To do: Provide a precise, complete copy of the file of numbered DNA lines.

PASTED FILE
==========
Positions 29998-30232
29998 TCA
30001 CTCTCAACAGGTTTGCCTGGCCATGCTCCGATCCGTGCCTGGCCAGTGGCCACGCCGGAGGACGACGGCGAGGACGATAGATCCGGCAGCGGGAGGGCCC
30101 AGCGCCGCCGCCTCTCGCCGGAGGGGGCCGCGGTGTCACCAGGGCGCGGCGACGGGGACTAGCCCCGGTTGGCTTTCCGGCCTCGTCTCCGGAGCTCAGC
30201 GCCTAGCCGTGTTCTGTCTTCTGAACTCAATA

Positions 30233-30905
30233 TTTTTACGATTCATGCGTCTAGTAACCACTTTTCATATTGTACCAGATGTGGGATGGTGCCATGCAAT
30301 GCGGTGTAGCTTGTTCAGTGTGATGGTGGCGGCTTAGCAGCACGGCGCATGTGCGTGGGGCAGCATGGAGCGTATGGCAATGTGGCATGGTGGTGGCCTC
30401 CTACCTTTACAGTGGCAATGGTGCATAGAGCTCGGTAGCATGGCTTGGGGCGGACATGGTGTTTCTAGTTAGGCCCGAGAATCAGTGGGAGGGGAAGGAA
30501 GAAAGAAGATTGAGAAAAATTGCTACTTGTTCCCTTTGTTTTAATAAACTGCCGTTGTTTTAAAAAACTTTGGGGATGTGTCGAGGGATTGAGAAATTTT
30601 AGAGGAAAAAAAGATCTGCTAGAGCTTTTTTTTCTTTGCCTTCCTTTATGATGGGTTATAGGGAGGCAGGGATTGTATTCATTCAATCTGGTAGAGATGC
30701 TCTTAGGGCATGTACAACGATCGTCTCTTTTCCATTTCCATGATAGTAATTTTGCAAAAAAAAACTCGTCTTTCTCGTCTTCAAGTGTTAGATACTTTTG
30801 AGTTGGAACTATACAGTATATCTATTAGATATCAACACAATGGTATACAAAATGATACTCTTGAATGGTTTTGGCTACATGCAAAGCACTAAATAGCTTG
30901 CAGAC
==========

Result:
Positions 29998-30232
29998 TCA
30001 CTCTCAACAGGTTTGCCTGGCCATGCTCCGATCCGTGCCTGGCCAGTGGCCACGCCGGAGGACGACGGCGAGGACGATAGATCCGGCAGCGGGAGGGCCC
30101 AGCGCCGCCGCCTCTCGCCGGAGGGGGCCGCGGTGTCACCAGGGCGCGGCGACGGGGACTAGCCCCGGTTGGCTTTCCGGCCTCGTCTCCGGAGCTCAGC
30201 GCCTAGCCGTGTTCTGTCTTCTGAACTCAATA

Positions 30233-30905
30233 TTTTTACGATTCATGCGTCTAGTAACCACTTTTCATATTGTACCAGATGTGGGATGGTGCCATGCAAT
30301 GCGGTGTAGCTTGTTCAGTGTGATGGTGGCGGCTTAGCAGCACGGCGCATGTGCGTGGGGCAGCATGGAGCGTATGGCAATGTGGCATGGTGGTGGCCTC
30401 CTACCTTTACAGTGGCAATGGTGCATAGAGCTCGGTAGCATGGCTTGGGGCGGACATGGTGTTTCTAGTTAGGCCCGAGAATCAGTGGGAGGGGAAGGAA
30501 GAAAGAAGATTGAGAAAAATTGCTACTTGTTCCCTTTGTTTTAATAAACTGCCGTTGTTTTAAAAAACTTTGGGGATGTGTCGAGGGATTGAGAAATTTT
30601 AGAGGAAAAAAAGATCTGCTAGAGCTTTTTTTTCTTTGCCTTCCTTTATGATGGGTTATAGGGAGGCAGGGATTGTATTCATTCAATCTGGTAGAGATGC
30701 TCTTAGGGCATGTACAACGATCGTCTCTTTTCCATTTCCATGATAGTAATTTTGCAAAAAAAAACTCGTCTTTCTCGTCTTCAAGTGTTAGATACTTTTG
30801 AGTTGGAACTATACAGTATATCTATTAGATATCAACACAATGGTATACAAAATGATACTCTTGAATGGTTTTGGCTACATGCAAAGCACTAAATAGCTTG
30901 CAGAC